Everyday Hacks to More Sapien

Too tired to work out. Too busy to cook dinner. Too short on time to walk instead of drive. Life is a very busy place and making real lifestyle change is difficult. But with some small changes here and there, you can begin to build a foundation upon which you can implement that elusive change. Those changes are repetitions. The more repetitions you do, the stronger and better you become. Over time, new habits will emerge and things will change. In a study in the European Journal of Social Psychology, Phillippa Lally and her team at the University College London found that it takes on average slightly more than 2 months before a new behavior becomes automatic. The most important part in forming a new habit though? Just doing it. No more BS. The following are some suggestions broken down to different areas of life where you can start.

Fitness
  • Stairs over escalators
    We spend more time sitting than in any previous historical period. We also used to run from lions on a daily basis. Stairs ain’t so bad.
  • Stretch / light calisthenics while watching TV
    Want to watch 4 hours of TV? Fine. Do sit ups, push ups, hold a plank, etc.., when the commercials come on. And if it’s DVR, aim for every 20 minutes.
  • 5 push ups every time you walk into a new room in your home
    5 push ups, 15 lunges, 10 squats, etc.., whatever you’re comfortable with, pick one and every time you move from i.e. the kitchen to your bedroom, do a set.
  • Walk and talk
    When having that business meeting or coffee, take a stroll.
Nutrition
  • Drink water
    Over tea or other “healthy” drinks like juice – sugar is in virtually everything. Avoid it when you can.
  • Meal prep
    Cook once, get 4 meals out of it. Or 10. Find healthy foods you like, cook once, store once, eat for days.
  • Don’t shop hungry
    Grocery shopping when you’re staaaaarving is almost guaranteed to lead to at least a partial basket of unhealthy choices. Make a list, stick to it, don’t go hungry and you’ll reach checkout feeling like a champion.
  • Eat slower
    There are no doubt times when we’re all starving and it can’t go down fast enough, BUT eating slower and being present while eating helps prevent overeating.
Mental
  • Read something.
    Whether it’s a few news articles or a book in bed, use that brain! Reading improves your concentration, expands your vocabulary, makes you more interesting along with a host of other benefits.
  • Meal prep
    Cook once, get 4 meals out of it. Or 10. Find healthy foods you like, cook once, store once, eat for days.
  • Quiet the monkey brain by meditating for 1 minute a day
    That’s it, start with ONE minute. Sit comfortably, close your eyes, and concentrate on slowly breathing in and out of your nose for one minute. Do that everyday – ideally when first awakening – and before you know it, you’ll be up to 10 minutes.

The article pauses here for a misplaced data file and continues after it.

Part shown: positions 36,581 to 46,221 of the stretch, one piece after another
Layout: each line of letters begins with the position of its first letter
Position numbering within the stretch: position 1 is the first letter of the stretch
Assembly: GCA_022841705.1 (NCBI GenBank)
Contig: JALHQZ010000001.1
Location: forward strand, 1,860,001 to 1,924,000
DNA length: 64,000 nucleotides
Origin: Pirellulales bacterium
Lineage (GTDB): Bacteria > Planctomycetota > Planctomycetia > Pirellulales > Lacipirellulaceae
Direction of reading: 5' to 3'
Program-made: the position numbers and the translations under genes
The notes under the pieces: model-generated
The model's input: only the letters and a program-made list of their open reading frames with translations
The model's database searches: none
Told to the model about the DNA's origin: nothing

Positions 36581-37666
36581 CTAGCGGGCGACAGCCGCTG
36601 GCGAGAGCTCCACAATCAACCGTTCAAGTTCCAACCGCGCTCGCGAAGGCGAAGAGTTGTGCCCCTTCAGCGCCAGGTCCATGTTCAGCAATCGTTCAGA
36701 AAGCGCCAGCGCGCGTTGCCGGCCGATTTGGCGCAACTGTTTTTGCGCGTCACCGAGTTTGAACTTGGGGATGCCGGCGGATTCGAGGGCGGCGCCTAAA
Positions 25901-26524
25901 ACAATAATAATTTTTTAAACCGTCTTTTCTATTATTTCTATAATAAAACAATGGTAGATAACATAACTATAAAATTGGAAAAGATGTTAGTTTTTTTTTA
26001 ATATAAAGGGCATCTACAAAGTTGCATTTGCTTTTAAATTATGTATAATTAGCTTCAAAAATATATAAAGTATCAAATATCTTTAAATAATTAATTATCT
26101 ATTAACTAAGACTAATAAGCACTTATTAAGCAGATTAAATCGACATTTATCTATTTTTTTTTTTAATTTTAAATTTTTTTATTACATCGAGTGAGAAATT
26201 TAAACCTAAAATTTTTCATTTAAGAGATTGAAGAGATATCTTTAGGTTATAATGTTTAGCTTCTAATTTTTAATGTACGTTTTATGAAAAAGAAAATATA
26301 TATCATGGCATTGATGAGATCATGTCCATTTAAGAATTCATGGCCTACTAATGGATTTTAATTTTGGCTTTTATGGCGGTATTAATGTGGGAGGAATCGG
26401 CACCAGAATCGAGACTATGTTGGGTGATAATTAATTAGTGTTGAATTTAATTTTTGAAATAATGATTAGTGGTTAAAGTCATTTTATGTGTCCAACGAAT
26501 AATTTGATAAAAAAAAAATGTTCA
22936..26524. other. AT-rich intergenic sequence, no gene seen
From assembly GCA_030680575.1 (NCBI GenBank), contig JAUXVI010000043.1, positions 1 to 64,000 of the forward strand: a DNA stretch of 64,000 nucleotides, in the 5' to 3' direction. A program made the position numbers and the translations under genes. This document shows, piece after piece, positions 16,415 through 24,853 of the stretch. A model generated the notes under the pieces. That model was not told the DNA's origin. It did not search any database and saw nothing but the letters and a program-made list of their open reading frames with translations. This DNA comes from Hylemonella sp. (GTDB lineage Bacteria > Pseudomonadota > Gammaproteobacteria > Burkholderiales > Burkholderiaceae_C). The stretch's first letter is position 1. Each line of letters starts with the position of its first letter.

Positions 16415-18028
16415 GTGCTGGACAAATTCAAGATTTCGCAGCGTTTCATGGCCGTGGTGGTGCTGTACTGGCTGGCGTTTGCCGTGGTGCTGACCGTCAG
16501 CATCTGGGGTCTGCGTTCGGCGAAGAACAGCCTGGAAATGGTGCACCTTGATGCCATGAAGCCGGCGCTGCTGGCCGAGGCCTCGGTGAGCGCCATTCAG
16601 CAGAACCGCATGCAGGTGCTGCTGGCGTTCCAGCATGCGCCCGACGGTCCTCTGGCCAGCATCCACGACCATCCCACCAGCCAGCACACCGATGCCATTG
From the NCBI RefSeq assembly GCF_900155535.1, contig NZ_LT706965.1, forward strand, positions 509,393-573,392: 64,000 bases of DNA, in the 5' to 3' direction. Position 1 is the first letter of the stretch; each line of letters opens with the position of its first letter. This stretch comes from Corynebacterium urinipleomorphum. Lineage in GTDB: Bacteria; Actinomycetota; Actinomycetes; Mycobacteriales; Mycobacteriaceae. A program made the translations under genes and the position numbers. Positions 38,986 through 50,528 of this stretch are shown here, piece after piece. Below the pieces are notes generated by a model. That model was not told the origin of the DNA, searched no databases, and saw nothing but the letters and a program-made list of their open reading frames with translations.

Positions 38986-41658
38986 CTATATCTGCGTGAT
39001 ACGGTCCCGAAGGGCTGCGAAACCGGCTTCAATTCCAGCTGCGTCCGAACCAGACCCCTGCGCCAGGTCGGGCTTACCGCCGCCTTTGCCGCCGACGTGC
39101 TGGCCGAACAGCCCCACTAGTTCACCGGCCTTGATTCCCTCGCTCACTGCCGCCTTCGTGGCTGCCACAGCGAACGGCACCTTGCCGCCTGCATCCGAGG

• Go outside
    Sunlight exposure has a ton of benefits, but beyond that just being outside for as little as 15 minutes has been linked to better mental health
Emotional
  • Smile because it’s healthy
    Even fake smiling will get the job done and yield benefits. Improved mood, reduced stress, increased productivity are just a few of the benefits.
  • Be Positive
    The glass should always be half full. Negative energy spent worrying is literally draining and inhibits performance. Be nice to yourself too. Don’t be too hard on yourself or call yourself names.
  • Quiet the monkey brain by meditating for 1 minute a day
    That’s it, start with ONE minute. Sit comfortably, close your eyes, and concentrate on slowly breathing in and out of your nose for one minute. Do that everyday – ideally when first awakening – and before you know it, you’ll be up to 10 minutes.
  • Call/visit a loved one
    A relative, a close friend, a partner, whomever. Don’t text, visiting can be tough to do regularly, but you can squeeze in a 5 minute call. Humans are social animals by nature, be social.
  • Say, think and write “Thank you”
    Whether it’s the love of a partner, a good work situation or a great workout, reflecting on the positive and expressing gratitude in some form is great for your disposition and mental state. Write down 3 things everyday that you’re grateful for.
Some ideas to help facilitate
  • Set alarms
    Pick a time each day, say, 11:00 AM, where you dedicate a few moments to appreciating the good in your life.
  • Tell friends and family
    In doing so, you’re making yourself accountable. Encourage them to stay on top of you.
  • Seek out support
    Want to run more? Find a running club. Actively seek out friends, groups, organizations, etc. to create structure.

What do you think? Got any ideas? Leave some comments below!

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